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I have the following code:

long long unsigned int GetCurrentTimestamp()
{
   LARGE_INTEGER res;
   QueryPerformanceCounter(&res);
   return res.QuadPart;
}


long long unsigned int initalizeFrequency()
{
   LARGE_INTEGER res;
   QueryPerformanceFrequency(&res);
   return res.QuadPart;
}


//start time stamp
boost::posix_time::ptime startTime = boost::posix_time::microsec_clock::local_time();
long long unsigned int start = GetCurrentTimestamp();


// ....
// execution that should be measured
// ....

long long unsigned int end = GetCurrentTimestamp();
boost::posix_time::ptime endTime = boost::posix_time::microsec_clock::local_time();
boost::posix_time::time_duration duration = endTime - startTime;
std::cout << "Duration by Boost posix: " << duration.total_microseconds() <<std::endl;
std::cout << "Processing time is " << ((end - start) * 1000000 / initalizeFrequency()) 
            << " microsec "<< std::endl;

Result of this code is

Duration by Boost posix: 0
Processing time is 24 microsec

Why there is such a big divergence? Boost sucks as much as it should measure microseconds but it measures microseconds with tenth of microseconds error???

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up vote 4 down vote accepted

Posix time: microsec_clock:

Get the UTC time using a sub second resolution clock. On Unix systems this is implemented using GetTimeOfDay. On most Win32 platforms it is implemented using ftime. Win32 systems often do not achieve microsecond resolution via this API. If higher resolution is critical to your application test your platform to see the achieved resolution.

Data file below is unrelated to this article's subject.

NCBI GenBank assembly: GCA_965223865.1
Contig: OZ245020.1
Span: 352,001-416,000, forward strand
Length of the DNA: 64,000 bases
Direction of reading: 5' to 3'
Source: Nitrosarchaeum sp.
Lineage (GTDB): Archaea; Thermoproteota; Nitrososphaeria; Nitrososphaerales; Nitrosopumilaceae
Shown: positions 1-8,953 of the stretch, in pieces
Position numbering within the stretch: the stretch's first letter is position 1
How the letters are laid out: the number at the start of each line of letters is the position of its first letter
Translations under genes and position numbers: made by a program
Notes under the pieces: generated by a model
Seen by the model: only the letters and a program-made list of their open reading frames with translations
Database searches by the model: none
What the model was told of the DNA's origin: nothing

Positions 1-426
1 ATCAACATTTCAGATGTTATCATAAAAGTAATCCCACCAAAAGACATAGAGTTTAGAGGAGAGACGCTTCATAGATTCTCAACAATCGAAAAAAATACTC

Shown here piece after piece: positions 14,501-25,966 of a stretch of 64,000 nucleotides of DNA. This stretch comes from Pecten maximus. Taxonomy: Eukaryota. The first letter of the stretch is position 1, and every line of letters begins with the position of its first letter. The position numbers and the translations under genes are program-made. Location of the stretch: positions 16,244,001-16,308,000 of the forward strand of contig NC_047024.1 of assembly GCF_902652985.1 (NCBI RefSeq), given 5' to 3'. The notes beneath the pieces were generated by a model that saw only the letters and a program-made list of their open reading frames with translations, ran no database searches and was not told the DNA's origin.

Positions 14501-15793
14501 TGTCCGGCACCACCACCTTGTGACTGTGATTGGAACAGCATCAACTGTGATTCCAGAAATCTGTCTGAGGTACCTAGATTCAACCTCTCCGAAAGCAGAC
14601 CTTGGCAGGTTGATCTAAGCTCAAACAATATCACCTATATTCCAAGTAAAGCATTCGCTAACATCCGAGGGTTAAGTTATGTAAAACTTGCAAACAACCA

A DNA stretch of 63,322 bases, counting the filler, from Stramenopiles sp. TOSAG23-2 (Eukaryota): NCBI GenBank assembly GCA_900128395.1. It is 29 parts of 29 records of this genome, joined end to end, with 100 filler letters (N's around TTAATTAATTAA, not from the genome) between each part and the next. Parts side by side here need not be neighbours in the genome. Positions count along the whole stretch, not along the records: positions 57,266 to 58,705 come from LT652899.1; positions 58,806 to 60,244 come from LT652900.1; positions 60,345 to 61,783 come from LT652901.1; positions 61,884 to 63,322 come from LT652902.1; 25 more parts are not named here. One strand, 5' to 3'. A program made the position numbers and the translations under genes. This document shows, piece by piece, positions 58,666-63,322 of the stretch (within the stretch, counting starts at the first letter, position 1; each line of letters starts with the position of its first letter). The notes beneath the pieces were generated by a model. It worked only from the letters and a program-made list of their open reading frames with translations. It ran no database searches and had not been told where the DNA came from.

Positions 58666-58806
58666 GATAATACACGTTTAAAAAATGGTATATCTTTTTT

ftime simply does not provide microsecond resolution. The argument may contain the word microsecond but the implementation does not provide any accuracy in that range. It's granularity is in the ms regime.

You'd get something different than ZERO when you operation needs more time, say more than at least 20ms.

Edit: Note: In the long run the microsec_clock implementation for Windows should use the GetSystemTimePreciseAsFileTime function when possible (min. req. Windows 8 desktop, Windows Server 2012 desktop) to achieve microsecond resolution.

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This simply means that boost::posix_time::microsec_clock is a lie :)) – Narek Oct 19 '12 at 11:27
    
You can't quite say it's a lie. It makes sense to let the values carry microseconds because the values do carry information in the microsecond range. But the granularity is not in that range. A typical scenario is that the clock andvances by 156,250 100 ns untis. This is 15.625 ms, in other words 15 ms and 625 microseconds. But the clock advaces by that much. It has such a granularity. – Arno Oct 21 '12 at 12:36

Unfortunately current Boost implementation of boost::posix_time::microsec_clock doesn't uses QueryPerformanceCounter Win32 API, it uses GetSystemTimeAsFileTime instead which in its turn uses GetSystemTime. But system time resolution is milliseconds (or even worse).

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